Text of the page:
About 90% of Africa’s internet content is hosted outside the continent, says Mark Tinka, head of engineering at pan-African submarine cable network, SEACOM.

According to Tinka, this is despite the huge investment, over the past 6 years, that African telecoms have made in infrastructure to support local content delivery networks (CDNs), such as carrier-neutral data centres, open peering internet exchange points, national and regional fibre links and submarine cables.

While there a lot of advantages to using local CDNs, including better optimised file downloads, media streaming, reduced server, lower latency and generally improved speed of delivery, among other things, there are still a lot of challenges to hosting online content within the continent. Most notable are the issues of reliable, constant power supply and stable and fast internet connections. Nevertheless, Tinka says they would like to see a reversal of figures so that 80% or 90% of content is hosted within African:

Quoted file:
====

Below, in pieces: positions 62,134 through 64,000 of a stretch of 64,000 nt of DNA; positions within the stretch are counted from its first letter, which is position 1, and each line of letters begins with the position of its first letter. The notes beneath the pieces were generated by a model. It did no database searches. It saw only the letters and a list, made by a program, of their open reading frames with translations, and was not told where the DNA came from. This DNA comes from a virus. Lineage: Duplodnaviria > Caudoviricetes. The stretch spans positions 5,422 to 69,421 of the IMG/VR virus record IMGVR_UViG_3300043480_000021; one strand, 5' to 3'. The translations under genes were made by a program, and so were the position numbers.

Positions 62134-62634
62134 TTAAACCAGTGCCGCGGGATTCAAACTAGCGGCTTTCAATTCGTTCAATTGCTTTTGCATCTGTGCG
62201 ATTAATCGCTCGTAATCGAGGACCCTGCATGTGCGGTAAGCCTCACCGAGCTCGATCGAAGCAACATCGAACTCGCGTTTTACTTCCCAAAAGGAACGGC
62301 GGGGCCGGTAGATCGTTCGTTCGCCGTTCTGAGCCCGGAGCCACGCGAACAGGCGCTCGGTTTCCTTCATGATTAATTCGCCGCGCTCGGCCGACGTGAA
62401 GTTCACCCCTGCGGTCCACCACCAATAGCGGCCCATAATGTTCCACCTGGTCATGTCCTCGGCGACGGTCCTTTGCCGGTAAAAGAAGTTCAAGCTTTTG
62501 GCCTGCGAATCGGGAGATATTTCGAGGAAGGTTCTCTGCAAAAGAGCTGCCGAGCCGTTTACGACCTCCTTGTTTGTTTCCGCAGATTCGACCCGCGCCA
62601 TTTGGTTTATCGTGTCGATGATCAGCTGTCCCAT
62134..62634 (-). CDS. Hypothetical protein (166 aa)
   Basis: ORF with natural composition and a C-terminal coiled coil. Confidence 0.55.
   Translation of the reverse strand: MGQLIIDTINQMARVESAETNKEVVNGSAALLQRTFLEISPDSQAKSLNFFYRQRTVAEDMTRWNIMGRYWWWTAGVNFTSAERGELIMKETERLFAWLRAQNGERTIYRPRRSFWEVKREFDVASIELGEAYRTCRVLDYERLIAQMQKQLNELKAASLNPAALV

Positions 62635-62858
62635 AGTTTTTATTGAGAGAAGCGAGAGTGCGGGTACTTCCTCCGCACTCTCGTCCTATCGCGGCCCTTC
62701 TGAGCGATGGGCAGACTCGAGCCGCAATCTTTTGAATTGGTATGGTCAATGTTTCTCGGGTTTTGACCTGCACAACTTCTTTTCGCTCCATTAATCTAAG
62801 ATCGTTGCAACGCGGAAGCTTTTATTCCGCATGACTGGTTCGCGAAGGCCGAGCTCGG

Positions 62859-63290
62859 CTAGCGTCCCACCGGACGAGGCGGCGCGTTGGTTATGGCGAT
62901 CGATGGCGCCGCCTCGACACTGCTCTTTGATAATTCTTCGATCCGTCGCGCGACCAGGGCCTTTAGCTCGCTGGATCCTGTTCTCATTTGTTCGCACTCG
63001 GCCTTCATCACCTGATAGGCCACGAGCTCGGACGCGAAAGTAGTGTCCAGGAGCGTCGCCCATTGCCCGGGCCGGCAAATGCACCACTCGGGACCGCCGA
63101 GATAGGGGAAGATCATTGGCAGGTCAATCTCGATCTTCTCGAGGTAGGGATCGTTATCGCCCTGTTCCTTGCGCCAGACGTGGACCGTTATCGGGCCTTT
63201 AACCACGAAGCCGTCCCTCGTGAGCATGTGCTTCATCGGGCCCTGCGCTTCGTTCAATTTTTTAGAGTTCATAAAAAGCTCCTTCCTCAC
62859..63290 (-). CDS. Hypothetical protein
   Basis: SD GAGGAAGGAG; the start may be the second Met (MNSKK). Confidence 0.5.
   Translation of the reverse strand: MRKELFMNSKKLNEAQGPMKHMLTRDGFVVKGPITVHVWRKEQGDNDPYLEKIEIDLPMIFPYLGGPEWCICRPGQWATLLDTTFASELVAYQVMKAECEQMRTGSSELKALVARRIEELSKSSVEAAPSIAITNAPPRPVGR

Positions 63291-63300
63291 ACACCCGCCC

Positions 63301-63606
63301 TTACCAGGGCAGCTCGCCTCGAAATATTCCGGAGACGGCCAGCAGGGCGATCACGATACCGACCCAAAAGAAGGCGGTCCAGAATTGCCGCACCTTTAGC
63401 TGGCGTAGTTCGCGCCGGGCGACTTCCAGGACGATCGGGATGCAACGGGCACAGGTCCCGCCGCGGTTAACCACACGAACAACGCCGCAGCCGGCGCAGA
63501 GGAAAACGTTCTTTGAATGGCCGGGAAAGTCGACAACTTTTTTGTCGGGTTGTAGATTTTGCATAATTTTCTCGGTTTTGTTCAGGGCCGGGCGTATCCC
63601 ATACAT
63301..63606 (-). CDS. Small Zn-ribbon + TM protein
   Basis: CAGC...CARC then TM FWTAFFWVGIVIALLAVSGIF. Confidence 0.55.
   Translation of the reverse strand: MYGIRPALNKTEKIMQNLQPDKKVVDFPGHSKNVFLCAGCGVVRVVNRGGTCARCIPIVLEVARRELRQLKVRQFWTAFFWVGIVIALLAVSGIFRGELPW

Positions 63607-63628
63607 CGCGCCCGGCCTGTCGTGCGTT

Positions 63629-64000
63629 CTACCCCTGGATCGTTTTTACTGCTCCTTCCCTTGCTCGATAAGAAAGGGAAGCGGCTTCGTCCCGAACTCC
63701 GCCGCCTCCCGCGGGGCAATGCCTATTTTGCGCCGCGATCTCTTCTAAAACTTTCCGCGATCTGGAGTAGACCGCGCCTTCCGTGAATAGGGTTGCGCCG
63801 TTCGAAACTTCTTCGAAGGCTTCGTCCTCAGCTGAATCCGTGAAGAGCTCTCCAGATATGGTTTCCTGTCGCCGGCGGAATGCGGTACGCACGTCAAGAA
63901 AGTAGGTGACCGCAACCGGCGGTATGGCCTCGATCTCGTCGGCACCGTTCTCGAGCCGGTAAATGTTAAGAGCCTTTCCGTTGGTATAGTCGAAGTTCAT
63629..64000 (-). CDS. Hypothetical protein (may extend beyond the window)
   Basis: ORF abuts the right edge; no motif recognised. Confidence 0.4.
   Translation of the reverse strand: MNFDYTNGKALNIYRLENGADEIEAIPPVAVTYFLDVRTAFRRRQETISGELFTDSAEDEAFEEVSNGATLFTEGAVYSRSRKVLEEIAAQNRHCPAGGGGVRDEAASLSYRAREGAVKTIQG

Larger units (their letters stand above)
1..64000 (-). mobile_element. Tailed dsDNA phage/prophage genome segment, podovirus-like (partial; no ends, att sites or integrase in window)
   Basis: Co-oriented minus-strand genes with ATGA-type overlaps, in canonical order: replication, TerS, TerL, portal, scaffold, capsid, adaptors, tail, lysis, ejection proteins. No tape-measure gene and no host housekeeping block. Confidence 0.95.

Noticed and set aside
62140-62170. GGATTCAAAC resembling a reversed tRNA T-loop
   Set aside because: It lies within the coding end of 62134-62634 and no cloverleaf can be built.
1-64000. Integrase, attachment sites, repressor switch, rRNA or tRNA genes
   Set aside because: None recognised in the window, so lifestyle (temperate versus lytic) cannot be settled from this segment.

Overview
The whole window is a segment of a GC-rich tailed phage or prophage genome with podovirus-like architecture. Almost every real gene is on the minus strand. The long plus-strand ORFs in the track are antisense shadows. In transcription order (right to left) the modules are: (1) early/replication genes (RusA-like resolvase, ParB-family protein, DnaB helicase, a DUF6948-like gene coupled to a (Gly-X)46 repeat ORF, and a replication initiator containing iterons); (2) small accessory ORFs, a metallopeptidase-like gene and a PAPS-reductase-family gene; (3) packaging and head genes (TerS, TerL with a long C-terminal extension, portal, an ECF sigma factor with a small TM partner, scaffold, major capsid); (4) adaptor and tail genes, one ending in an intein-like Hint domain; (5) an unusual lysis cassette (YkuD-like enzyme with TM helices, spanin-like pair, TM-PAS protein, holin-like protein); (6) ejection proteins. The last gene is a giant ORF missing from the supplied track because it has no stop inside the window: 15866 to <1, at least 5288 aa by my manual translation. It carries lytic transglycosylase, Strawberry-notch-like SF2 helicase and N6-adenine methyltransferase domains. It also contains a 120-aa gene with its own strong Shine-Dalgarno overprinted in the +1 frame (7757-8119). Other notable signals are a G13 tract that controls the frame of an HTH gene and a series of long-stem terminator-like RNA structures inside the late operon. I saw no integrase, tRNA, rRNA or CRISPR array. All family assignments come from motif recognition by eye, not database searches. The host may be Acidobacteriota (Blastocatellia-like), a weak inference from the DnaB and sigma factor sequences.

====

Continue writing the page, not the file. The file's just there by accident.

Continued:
“CDNs will make it more viable for African content owners to host their content within the continent. Many content owners currently host their content in Europe or the US because regional links between many African countries are of relatively poor quality. Now they can bring it back to Africa.”, he says.

Source: ITWeb Africa

Photo Credit: smart–ed via Compfight cc

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